UNCASVILLE, Conn. – Now that the dust has settled a little bit in the Gilbert Melendez sweepstakes, Bellator CEO Bjorn Rebney has had time to think about the big fish that got away. Bellator had signed the coveted free agent Melendez to a contract on Feb. 13, only to see the UFC match the offer the offer ten days later.
Even though Melendez was retained by Zuffa, Rebney says he still feels good about the whole thing.
"If it helped the sport it terms of giving fighters like Gil who are amongst the best in the world get a bigger stake in the game -- which they deserve -- I think it's a good thing," he told MMA Fighting on Saturday night after Bellator 110 at Mohegan Sun. "I think it's good for the sport. What's good for the fighters is good for this game."
Melendez was not only re-signed with perks that include such things as appearing on pay-per-views 75 percent of the time and getting a stake in those at lower buy rates, but he was cast opposite lightweight champion Anthony Pettis coaching The Ultimate Fighter 20. Asked if the UFC was forced to give him the coaching spot per the language of the original Viacom contract, Rebney didn't mince words.
"I know they did," he said. "Because being a part of the Viacom family and having Spike as a legitimate partner of mine and ours, we can offer things to fighters like the theatrical stuff and the reality programming, and we offered some of those things to Gil. There was no way [the UFC] could match the deal without giving Gil on camera opportunities and huge PPV participation -- and to the best of my knowledge he'll have the best PPV participation in the UFC now.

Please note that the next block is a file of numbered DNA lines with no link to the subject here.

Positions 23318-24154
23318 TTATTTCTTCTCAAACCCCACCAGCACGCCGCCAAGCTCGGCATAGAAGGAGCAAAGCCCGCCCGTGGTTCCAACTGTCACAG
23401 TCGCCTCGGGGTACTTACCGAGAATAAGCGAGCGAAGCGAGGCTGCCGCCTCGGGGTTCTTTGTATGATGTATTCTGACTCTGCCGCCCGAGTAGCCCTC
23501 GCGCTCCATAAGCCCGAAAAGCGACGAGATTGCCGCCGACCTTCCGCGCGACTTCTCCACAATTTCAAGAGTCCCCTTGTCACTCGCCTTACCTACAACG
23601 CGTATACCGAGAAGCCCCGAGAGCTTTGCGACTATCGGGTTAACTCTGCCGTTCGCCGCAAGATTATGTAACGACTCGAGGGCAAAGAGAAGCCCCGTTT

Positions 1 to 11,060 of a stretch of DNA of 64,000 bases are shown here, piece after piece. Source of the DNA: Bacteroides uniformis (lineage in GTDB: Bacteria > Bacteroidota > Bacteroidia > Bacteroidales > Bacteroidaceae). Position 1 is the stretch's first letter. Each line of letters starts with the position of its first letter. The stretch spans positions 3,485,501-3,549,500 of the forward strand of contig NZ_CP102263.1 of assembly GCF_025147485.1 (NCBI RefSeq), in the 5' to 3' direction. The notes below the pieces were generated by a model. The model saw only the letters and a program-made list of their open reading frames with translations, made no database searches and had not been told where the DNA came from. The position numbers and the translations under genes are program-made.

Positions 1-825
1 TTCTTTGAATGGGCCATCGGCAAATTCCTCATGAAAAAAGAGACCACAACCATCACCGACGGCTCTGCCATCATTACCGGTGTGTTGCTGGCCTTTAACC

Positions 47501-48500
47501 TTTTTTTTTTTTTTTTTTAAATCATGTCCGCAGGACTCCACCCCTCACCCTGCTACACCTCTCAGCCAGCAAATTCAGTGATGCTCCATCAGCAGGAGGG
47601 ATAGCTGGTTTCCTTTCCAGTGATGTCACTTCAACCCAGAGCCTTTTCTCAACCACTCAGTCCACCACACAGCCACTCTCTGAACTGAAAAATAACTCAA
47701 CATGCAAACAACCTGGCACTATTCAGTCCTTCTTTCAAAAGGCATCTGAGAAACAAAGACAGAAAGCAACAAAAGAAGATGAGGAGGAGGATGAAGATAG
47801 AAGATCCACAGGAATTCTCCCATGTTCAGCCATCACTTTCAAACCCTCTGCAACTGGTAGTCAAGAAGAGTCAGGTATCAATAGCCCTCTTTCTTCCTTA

"Which is great. Good for Gil. He's a good dude and a heck of a fun guy to watch fight, and he's one of the good guys in the game. I've known Gil for a lot of years. I like him. I'd have preferred he fight here. But, you know what? He's going to have financial security for his family and he's not going to have to worry about buying a house and paying off debts."
Melendez won't be the last free agent that Bellator will try and sign away from the UFC, just as Eddie Alvarez won't be the last to sign with the UFC only to be retained (albeit controversially in his case) with Bellator.
"I think it's indicative of how the system should work," Rebney said. "The UFC had matching rights -- we have matching rights.And you negotiate those matching rights when you sign a guy like Gil, or when you sign a superstar fighter. And the idea is, if you support that fighter and build him up over the years, you should be able to give somebody the equivalent of whatever they were offered and then retain their services, because you helped build them up and the fighter helped build up your organization. We made Gil a great offer. It had a lot of perks in it in terms of on air stuff and in terms of pay-per-view at lower levels than I've ever seen in this sport, and in higher participation than I've ever seen in this sport.
"Since I first got into this I've always thought that the guys who fuel the machine are the fighters. People aren't buying par-per-views to see my face or Dana [White]'s face, they're buying it because of fighters like Quinton 'Rampage' Jackson or Michael Chandler or Eddie Alvarez, etc. They should be a very large scale beneficiary of that process when it goes for premium TV. I hope the bar does get set. We're going to win some of those guys, we're going to lose some of them, and they're going to match on some."